As the day drew closer to our trip the news regarding COVID 19 was just numbers and statistics that were chasing us. I didn’t know yet to run or hide, I just knew there were people who it had caught up with and they didn’t live where I did. I was thankful for that, and I made the decision to continue on with a much-anticipated adventure that I had made financial, physical and mental preparations for. My sister, my niece, and my friend Brittany would be backpacking in remote areas of Patagonia for 7 days. We would be sleeping in tents, zip lining across canyons and rivers, climbing mountains, and traversing glaciers. I thought we would go home and go back to our normal routines and lives.
What are you passionate about? What gets you excited for the future and gives you something to look forward to? My passion is travelling and dining at fancy restaurants.
The lack of appreciation for your surroundings happens to the best of us. The effect of getting swallowed up by the daily routine is soul sucking.
Just like for the next multimedia-obsessed person, scrolling through my camera roll’s almost seven thousand pictures and videos is, simply put, no easy feat to tackle on any given day; but doing it today, in the midst of all the confusion, anger, uncertainty and bizarre abnormality of what has now become our socially-distant and ever-changing everyday life, was somehow even harder than I expected.
This photo was taken at the Mount Aksla outlook in Ålesund, Norway just three days shy of the unknown chaos that was soon taking over our world. There were rumors of the “possibilities” that nations all over the world might endure, but we never really could have imagined what was unfolding as we went about our normal lives. Here I am, spending my day exploring, not a thought crossing my mind about the virus or potential quarantine I found myself in only days later. I never would have guessed this would be the last adventure I would be taking for a long time.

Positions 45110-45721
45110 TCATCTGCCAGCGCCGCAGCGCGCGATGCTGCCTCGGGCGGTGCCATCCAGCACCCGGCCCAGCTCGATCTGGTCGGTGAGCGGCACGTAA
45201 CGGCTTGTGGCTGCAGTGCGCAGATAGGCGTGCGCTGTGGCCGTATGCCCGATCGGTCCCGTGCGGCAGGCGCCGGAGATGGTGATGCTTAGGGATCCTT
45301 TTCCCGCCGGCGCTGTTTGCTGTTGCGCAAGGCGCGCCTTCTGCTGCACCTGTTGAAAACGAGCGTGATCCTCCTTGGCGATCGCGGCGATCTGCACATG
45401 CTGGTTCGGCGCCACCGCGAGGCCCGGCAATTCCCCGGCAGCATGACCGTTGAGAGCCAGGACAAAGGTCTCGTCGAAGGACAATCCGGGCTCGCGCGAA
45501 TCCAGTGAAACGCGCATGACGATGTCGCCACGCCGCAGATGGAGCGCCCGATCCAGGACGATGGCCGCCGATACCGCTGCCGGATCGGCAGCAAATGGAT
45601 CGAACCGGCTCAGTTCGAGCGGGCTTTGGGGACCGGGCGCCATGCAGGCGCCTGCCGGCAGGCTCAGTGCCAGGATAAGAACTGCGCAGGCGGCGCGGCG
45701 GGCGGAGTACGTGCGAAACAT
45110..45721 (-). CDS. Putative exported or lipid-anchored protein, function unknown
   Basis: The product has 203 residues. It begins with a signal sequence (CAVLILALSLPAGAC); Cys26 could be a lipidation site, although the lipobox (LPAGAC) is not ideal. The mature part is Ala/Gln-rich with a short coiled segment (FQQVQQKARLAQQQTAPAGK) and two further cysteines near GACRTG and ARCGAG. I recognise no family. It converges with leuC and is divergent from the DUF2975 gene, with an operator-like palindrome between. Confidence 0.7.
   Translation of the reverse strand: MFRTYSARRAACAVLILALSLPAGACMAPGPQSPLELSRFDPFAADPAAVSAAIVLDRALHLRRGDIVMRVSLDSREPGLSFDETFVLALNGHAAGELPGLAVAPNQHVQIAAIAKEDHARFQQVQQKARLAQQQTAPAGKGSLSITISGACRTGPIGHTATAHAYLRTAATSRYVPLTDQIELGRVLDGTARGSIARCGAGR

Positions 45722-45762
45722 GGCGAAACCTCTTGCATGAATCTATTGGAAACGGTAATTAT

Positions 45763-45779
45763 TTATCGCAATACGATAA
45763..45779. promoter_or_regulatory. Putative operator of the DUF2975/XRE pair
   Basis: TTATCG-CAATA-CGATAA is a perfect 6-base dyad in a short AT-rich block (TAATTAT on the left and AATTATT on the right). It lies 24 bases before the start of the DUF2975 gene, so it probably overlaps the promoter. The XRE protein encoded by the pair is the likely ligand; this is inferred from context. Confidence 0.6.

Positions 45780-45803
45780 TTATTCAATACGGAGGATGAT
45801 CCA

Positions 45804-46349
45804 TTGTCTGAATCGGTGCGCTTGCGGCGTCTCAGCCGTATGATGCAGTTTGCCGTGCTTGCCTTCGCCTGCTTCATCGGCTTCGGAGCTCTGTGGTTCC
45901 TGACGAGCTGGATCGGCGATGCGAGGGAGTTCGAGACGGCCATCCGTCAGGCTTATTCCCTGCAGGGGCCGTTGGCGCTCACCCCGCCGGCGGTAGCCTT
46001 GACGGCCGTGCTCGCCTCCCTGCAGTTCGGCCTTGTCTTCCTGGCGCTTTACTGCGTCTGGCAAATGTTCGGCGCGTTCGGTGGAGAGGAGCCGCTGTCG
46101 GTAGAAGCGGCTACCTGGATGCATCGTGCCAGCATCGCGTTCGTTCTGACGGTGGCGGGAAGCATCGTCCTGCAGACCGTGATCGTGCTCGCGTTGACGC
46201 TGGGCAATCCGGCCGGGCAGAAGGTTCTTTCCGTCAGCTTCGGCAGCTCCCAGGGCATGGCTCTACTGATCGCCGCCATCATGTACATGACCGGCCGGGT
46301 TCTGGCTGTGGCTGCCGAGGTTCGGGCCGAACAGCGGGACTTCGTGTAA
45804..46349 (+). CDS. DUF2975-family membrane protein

February 2020. Somewhere in New Mexico. Right off I-40 West, heading towards Route 66. I take the exit towards America's Mother road and cross train tracks, passing a beaten down and abandoned gas station. My tired jeep pulls to a stop and I look ahead. A brown road that stretches across the enchanting desert. The yellow line that divides the concrete sides starts to fade in the distant. I catch my breath. I had found it.
My job has always involved a great deal of travel. That’s a decision I made when I decided to cater for two cities that were 200 miles away from each other and I’ve grown, over time, to really enjoy the process. Long train journeys allow for a lot of time to reflect and to think. Generally, I try not to consume my time with work whilst I travel, but rather enjoy the peace of my journey, listen to music or read a book. I find that it’s one of the few times I allow myself the courtesy of enjoying an album, start to finish, or actually sitting down to read a book or listen to a podcast. These are things I undeniably enjoy but rarely give myself the time to indulge in, so travelling, for me, is a nice break in my days and weeks to allow myself to enjoy these things without a sense of guilt.
I remember arriving at Johannesburg OR Tambo International Airport the previous day before this photograph was taken, immediately I sensed that this Covid19 was a nightmare. South Africa, as an economic hub in Sub-Saharan region was already hit, and would be soon feel the impact hard. Social distancing was already implemented by the airport authorities. When I queued to get my passport to be stamped at the immigration I stood a distant away from the desk, prior I had already gone through temperature check up for high fever and mandatory being asked to sanitize my hands. I continued to collect my luggage at the carousel and amazingly the bags were ready for collection without waiting time at all. On my way out I stopped for a few minutes at the bathroom. When I came out there was no one in the passage hall leading to the Customs desks. I hastily rushed out hoping to catch up with the handful of people that I was on board with on the rather massive Boeing 737 flight from Blantyre, Malawi. At the Customs the officers on duty just directed me to the way out without the usual long scrutinizing process of checking your declaration form and goods. It’s when I got out of airport entrance foyer I saw an antire different atmosphere from what I’d left behind a few weeks ago. The usual almost pandemonium environment associated with this place was completely nonexistent. Taxi drivers approached me every single minute to offer a lift which at that time I was not interested in. I needed to insert my local SIM card, get Talktime and call a few friends first because I had not decided yet where I’d spend the night and when I’d leave for Cape Town.
I'm pretty sure this song comes to mind when quarantine is over and you start hugging all the people you know; like what I’d do with the people in the photo above: